After 20 years as tenants in Hong Kong, Agnes Piras and her husband, Eric, wanted to buy a home. The challenge was to find something within their budget that could accommodate a family of four.

Piras’ search extended from Mid-Levels to Tin Hau, where she finally found what they were looking for: a top-floor, high-ceilinged flat in a classic 1950s Chinesestyle building.

“I fell in love with the building and I like being in a local area, close to the action. As soon as I walked into the flat I knew it was the place – there’s so much light,” says Piras, who runs a graphic design company called Calamansi Designs with her sister, Caroline.

Downsizing from a 1,800 sq ft Mid-Levels apartment, however, wasn’t going to be easy.

“I had to please two kids with different needs and desires, a husband and a helper – and wanted them all to be happy,” she says.

After years of dreaming about owning a family home, Piras had plenty of clippings from design magazines, and a good sense of the look she wanted, but the overriding issue was space: how to create four bedrooms, two bathrooms, a toilet and a generous living area within 860 square feet?

“I spent two months just on the floor plan. I needed to make every centimetre of space work,” she says.

That’s exactly what she’s done, making an absolute art out of saving space.

In the bedrooms of 21-year-old daughter Amandine and 10-year-old son Antoine, Murphy beds fold away into the wall.

“Antoine calls his a James Bond bed – he loves the way it disappears,” says Piras.

For her son’s drum kit, a contractor built a raised platform. Antoine climbs up a ladder to reach the drums, and does his homework at the desk underneath.

In the living area, the 2.85-metre-high ceilings afford roominess, but in the bathrooms that space is put to use by what Piras calls “the attic”: a false ceiling that houses ski gear and other rarely used equipment.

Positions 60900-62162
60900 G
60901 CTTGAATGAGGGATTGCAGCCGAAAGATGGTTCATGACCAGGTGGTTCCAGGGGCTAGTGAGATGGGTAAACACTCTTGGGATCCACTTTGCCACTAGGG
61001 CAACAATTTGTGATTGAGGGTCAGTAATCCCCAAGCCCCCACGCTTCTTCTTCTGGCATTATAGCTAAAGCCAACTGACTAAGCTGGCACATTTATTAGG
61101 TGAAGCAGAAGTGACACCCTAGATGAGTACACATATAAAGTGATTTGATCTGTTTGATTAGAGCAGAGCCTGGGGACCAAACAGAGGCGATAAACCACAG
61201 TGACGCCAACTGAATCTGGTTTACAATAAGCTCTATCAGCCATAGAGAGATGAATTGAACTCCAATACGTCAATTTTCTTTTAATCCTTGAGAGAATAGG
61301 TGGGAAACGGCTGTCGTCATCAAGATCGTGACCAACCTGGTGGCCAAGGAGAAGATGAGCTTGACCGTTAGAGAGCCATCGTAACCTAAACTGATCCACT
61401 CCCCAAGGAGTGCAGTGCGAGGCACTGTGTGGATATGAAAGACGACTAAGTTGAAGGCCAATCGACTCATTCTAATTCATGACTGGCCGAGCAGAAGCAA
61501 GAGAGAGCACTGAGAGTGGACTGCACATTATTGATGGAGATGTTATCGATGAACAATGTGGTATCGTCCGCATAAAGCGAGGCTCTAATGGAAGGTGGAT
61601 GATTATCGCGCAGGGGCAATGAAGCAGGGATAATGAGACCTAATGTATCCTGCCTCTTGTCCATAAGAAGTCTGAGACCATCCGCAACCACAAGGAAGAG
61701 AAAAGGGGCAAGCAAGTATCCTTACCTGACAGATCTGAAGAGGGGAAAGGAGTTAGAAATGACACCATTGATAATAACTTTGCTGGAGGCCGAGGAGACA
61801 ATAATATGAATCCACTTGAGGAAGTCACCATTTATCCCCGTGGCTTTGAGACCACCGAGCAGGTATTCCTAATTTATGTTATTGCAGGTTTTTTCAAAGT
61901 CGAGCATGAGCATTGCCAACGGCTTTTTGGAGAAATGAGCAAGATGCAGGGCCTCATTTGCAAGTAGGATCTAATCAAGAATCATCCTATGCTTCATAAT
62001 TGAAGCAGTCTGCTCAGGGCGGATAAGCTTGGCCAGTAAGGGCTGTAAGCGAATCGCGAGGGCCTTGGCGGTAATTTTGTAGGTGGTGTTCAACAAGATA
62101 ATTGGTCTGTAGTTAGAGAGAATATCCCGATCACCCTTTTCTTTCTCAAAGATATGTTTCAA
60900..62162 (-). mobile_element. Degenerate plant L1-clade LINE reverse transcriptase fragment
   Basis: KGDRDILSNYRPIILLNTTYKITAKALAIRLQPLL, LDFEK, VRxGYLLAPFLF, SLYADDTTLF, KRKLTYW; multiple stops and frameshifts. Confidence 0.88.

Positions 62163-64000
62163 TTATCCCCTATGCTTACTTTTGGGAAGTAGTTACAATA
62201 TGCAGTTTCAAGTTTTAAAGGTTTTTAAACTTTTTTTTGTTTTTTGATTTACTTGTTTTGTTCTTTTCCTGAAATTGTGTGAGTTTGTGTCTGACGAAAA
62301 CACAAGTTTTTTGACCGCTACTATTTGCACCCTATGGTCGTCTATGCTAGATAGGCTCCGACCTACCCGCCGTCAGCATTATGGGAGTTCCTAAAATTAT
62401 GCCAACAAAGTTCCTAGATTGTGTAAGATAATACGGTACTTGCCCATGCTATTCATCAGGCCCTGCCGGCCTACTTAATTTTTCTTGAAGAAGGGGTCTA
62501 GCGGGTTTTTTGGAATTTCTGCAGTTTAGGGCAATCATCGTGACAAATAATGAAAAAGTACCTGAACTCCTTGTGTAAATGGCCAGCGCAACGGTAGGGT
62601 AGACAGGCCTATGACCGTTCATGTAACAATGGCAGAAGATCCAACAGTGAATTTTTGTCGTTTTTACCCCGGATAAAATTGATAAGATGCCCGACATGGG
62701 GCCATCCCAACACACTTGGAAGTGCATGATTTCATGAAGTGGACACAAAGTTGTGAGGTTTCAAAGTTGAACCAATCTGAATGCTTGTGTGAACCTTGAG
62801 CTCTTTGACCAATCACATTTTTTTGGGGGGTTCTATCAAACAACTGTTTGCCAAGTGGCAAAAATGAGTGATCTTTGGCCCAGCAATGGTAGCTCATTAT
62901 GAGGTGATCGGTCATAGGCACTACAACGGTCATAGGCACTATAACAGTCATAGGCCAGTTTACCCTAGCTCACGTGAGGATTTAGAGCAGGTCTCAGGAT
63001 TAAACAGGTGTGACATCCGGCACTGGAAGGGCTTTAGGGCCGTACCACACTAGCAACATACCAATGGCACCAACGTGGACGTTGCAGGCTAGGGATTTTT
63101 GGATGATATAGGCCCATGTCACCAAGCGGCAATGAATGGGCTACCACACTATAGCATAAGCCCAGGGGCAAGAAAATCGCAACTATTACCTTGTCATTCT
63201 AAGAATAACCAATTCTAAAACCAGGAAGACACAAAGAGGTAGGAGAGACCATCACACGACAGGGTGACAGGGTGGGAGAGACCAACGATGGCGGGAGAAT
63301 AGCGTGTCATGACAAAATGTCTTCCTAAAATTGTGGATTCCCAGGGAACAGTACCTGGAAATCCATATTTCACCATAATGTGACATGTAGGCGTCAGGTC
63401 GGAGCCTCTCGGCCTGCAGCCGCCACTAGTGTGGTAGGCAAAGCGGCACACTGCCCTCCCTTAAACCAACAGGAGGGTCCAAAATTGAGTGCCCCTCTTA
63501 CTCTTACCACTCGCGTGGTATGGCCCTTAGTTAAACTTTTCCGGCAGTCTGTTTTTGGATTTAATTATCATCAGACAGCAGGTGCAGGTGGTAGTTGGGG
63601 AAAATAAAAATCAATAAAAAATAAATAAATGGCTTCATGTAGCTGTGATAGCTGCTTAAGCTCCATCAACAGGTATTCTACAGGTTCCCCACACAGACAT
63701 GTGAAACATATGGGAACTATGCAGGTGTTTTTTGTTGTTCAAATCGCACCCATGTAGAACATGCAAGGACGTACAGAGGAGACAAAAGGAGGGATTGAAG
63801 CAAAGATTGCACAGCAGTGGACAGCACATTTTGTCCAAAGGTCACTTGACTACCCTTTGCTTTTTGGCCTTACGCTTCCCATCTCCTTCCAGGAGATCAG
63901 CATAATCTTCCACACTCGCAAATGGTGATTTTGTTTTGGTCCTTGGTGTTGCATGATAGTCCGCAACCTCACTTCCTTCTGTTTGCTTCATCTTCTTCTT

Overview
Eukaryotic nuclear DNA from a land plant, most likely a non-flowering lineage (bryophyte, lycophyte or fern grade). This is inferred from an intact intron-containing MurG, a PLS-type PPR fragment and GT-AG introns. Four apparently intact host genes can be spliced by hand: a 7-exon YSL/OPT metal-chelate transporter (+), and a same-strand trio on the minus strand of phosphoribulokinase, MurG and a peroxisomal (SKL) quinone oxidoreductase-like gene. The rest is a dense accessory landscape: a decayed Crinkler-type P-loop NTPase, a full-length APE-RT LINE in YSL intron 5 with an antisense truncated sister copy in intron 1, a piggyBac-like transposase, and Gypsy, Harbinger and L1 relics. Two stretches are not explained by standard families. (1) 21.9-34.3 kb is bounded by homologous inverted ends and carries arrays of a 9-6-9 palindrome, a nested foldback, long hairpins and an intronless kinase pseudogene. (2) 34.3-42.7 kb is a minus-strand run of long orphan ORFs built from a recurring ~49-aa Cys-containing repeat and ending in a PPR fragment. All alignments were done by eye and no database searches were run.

In the kitchen, the space beneath the oven accommodates a deep drawer filled with Piras’ spices and herbs. And the otherwise dead space on either side of the sink is used for two knife drawers.

It was important to Piras that her helper had her own space. Making the most of the high ceiling in the helper’s bedroom, she created a raised bed, with a living area underneath, and even carved out a small bathroom with a shower and toilet (45cm by 120cm).

The whole family accommodated, Piras was then free to infuse the home with warmth. Yellow features strongly – there are mango yellow tiles in the kitchen and the balcony is painted a sunny shade.

Several trips to Marche aux Puces de St- Ouen, her favourite flea market in Paris, France, turned up gems such as 1795 backgammon table and an old wooden school desk. The Moroccan lamps and vases are from two trips to the North African country.

Working with a contractor, Piras oversaw the renovation, which took six months. But before any work took place, she arranged two parties.

“We had a party for kids and another for adults and we made a real mess of the place, spray-painting graffiti on the walls; it was total fun. For me it was important to get good vibes into the house,” she says.

The light-filled flat with its sunshineyellow balcony is proof she has done just that.